BRIEFLY EXPLAIN THE RECENT NJ SUPREME COURT DECISION RELATED TO AFFORDABLE HOUSING OVERSIGHT.

After sixteen years without viable and constitutional regulations for Affordable Housing, the Supreme Court created new mechanisms to meet Affordable Housing goals. To really explain this issue, we need to go back for some history. In 1975 the Supreme Court said every municipality has an obligation to provide a reasonable opportunity for Affordable Housing. In other words, there needs to be a variety of choice in housing for residents and citizens of New Jersey at all income levels. In the eighties, the courts created a methodology to provide Builders’ Remedies, whereby builders who brought suit and established that municipalities engaged in exclusionary zoning would be granted the remedy of rezoning of their property for an inclusionary development, providing for a percentage of affordable housing within a market rate project. In response the legislature adopted the Fair Housing Act (FHA) whereby the Council on Affordable Housing (COAH) was delegated as the authority to create and enforce regulations concerning affordable housing. Since 1999, COAH has failed to act in a responsible manner to create those regulations—we’ve been without constitutionally satisfactory regulations for sixteen (16) years.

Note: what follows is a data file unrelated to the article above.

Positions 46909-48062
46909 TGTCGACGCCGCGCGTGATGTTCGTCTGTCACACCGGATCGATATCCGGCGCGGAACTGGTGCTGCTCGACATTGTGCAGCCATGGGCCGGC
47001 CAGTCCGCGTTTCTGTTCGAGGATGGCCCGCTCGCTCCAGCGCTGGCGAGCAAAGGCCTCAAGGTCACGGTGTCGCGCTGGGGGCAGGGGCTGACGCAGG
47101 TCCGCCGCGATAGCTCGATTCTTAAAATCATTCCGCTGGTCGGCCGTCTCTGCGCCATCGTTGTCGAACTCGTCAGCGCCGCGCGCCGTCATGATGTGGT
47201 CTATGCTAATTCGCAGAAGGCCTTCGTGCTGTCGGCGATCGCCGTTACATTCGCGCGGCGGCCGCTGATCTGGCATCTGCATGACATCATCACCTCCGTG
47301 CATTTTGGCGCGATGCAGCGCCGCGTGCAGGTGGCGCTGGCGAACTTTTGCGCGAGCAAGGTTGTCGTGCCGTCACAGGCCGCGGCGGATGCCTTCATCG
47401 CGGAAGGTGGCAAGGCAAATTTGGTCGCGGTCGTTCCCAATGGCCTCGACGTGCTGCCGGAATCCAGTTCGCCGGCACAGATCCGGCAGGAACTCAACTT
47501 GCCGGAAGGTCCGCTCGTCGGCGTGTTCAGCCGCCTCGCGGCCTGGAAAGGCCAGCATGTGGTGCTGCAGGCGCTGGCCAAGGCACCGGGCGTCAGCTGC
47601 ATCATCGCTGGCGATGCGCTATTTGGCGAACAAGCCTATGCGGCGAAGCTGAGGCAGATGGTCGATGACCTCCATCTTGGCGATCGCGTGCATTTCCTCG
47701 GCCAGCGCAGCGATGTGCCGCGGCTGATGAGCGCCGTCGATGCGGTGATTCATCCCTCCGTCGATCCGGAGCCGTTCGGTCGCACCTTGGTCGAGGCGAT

Continue Reading Affordable Housing Oversight: Q & A

As you are undoubtedly well aware, the March 10, 2015 ruling from the New Jersey Supreme Court stripping the Council On Affordable Housing (COAH) of their oversight of the constitutional obligation of every municipality in New Jersey to plan for and accommodate affordable housing has effectively changed the rules for all of us.

The Rules

On March 10, 2015, setting aside the state’s “non-functioning” affordable housing process, the New Jersey Supreme Court issued a ruling removing executive branch jurisdiction over low- and moderate-income housing and sent enforcement and oversight back to the trial courts. The ruling is the most significant action in 40 years, when the court originally established the so-called Mount Laurel doctrine, which held that municipalities must provide their “fair share” of affordable housing.

In many ways, the recent decision turns back the clock to a time when individuals, developers, and advocates had to sue to prevent municipalities from blocking approval of zoning for affordable housing development. Although generally regarded as unlikely, the Council on Affordable Housing (COAH) – the executive branch body tasked with setting fair housing obligations and approving municipal plans for meeting those obligations – still has the opportunity, as spelled out in the court’s decision, to reverse their inaction and set new rules.

Continue Reading Are You Ready? New Jersey Supreme Court Sends Affordable Housing Oversight Back to Trial Courts